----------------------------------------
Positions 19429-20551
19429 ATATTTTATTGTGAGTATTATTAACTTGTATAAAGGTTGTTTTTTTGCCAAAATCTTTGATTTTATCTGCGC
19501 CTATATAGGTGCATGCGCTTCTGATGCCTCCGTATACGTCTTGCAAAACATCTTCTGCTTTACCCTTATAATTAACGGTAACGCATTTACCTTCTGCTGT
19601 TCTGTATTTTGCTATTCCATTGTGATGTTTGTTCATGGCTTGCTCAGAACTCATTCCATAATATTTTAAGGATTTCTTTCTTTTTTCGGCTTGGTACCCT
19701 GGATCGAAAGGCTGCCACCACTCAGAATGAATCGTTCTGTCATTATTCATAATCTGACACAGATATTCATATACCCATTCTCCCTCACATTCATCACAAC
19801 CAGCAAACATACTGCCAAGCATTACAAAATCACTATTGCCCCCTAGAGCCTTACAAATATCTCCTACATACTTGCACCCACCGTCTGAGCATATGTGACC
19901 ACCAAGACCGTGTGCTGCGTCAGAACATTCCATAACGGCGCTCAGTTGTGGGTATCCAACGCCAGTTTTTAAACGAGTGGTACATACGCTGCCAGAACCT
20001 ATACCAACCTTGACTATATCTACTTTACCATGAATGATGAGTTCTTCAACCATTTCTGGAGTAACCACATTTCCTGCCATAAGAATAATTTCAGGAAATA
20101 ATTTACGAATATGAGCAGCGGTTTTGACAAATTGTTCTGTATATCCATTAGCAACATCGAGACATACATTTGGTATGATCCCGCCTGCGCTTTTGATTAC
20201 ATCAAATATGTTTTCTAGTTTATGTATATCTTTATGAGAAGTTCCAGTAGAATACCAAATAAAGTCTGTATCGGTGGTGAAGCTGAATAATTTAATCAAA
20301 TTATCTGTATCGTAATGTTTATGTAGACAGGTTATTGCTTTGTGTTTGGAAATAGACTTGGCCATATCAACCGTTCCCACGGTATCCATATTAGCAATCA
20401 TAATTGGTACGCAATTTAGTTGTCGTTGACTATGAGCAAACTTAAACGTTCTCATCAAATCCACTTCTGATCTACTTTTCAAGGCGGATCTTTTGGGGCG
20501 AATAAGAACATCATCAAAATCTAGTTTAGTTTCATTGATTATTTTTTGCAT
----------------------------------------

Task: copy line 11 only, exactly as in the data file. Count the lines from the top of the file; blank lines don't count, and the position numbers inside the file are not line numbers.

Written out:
20301 TTATCTGTATCGTAATGTTTATGTAGACAGGTTATTGCTTTGTGTTTGGAAATAGACTTGGCCATATCAACCGTTCCCACGGTATCCATATTAGCAATCA